Amid coronavirus-related surge in mortgage payment forbearance, servicer liquidity concerns mount

Four month cap on delayed mortgage payments for Freddie, Fannie loans

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As millions of Americans facing coronavirus-related financial challenges put their mortgage payments on pause, the government moved to alleviate imminent concerns among mortgage servicers about cash flow in the industry.

The Federal Housing Finance Agency (FHFA) on Tuesday said it would establish a four-month advance obligation limit for Fannie Mae scheduled servicing for loans – in line with what Freddie Mac is following.

“The four-month servicer advance obligation limit for loans in forbearance provides stability and clarity to the $5 trillion Enterprise-backed housing finance market," FHFA Director Mark Calabria said in a statement. “Mortgage servicers can now plan for exactly how long they will need to advance principal and interest payments on loans for which borrowers have not made their monthly payment."

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Servicers are generally required to make advanced principal and interest payments, regardless of the borrower’s payments. Under the new guidelines, they will only be responsible for four months of those obligations.

Fannie and Freddie will also be instructed to keep mortgage loans that have not been paid for more than four months in mortgage-backed security pools during the forbearance period. Normally loans that are more than four months delinquent were bought out of the pools.

Forbearance is when a lender allows a mortgage holder to pause, or temporarily reduce, payments with the expectation that everything is repaid in full over time.

As previously reported by FOX Business, more than 2.9 million homeowners were in forbearance – or 5.5 percent of all mortgages – as of April 16, according to data from real estate data and analytics firm Black Knight. That amounts to about $651 billion in unpaid principal.

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Concerns that the massive jump in forbearance requests could strain the industry have been circulating for weeks.

“It is expected that requests will continue to skyrocket at an unsustainable pace in the coming weeks, putting insurmountable cash flow constraints on many servicers - especially IMBs [independent mortgage banks]," Mike Fratantoni, senior vice president and chief economist at the Mortgage Bankers Association, said in a statement earlier this month.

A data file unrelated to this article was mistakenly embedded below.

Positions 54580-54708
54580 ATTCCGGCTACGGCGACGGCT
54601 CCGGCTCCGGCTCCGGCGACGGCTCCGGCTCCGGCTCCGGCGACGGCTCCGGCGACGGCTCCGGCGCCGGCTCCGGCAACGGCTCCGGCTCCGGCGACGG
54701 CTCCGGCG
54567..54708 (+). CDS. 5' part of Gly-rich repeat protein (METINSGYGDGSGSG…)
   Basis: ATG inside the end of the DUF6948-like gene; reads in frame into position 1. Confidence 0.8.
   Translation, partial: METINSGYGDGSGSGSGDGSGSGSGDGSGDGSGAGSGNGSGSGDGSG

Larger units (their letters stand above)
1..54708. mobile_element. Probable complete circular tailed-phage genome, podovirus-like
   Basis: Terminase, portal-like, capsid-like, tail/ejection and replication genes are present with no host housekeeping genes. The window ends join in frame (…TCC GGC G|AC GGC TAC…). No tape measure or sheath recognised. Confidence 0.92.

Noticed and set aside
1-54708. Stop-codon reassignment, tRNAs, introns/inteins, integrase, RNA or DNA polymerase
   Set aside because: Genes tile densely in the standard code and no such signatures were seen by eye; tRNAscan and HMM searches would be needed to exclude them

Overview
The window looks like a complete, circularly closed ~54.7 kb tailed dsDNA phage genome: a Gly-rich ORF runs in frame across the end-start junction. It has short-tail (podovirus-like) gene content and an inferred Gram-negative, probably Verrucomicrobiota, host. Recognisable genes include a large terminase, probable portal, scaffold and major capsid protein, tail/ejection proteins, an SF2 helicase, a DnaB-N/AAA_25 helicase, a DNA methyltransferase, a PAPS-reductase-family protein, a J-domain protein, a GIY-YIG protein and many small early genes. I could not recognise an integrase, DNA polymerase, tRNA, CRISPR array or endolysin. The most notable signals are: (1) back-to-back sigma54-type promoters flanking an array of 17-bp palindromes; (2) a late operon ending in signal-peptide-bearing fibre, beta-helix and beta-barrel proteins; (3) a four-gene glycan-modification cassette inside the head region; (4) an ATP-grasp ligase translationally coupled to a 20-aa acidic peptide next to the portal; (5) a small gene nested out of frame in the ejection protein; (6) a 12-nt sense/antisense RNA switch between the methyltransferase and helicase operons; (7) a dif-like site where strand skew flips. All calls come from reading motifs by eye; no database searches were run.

The industry had been calling for the Treasury and the Federal Reserve to create a liquidity facility for servicers.

And while acknowledging that the cap on obligations is helpful, the industry is still hoping that facility will be established.

"While this news reduces servicers' worst-case cash flow demands considerably, we continue to stress the need for Treasury and the Federal Reserve to create a liquidity facility for those servicers who need it in order to continue to make payments to investors, municipalities, and insurers on behalf of borrowers who have been granted forbearance required under the CARES Act," MBA CEO Robert Broeksmit, said in a statement.

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Part of the multitrillion-dollar stimulus package passed by lawmakers called for lenders, including Fannie and Freddie, to allow people to put their payments on hold if they are experiencing coronavirus-related financial difficulties.

The upside of the forbearance policy is that it could position the market for a quicker rebound once the economic situation normalizes.

“Less foreclosures assure stable home prices and a much better position for the economy to return back to normal after the pandemic,” Lawrence Yun, chief economist and senior vice president at the National Association of Realtors, told FOX Business

However, those who can continue making regular payments should do so, Yun advised.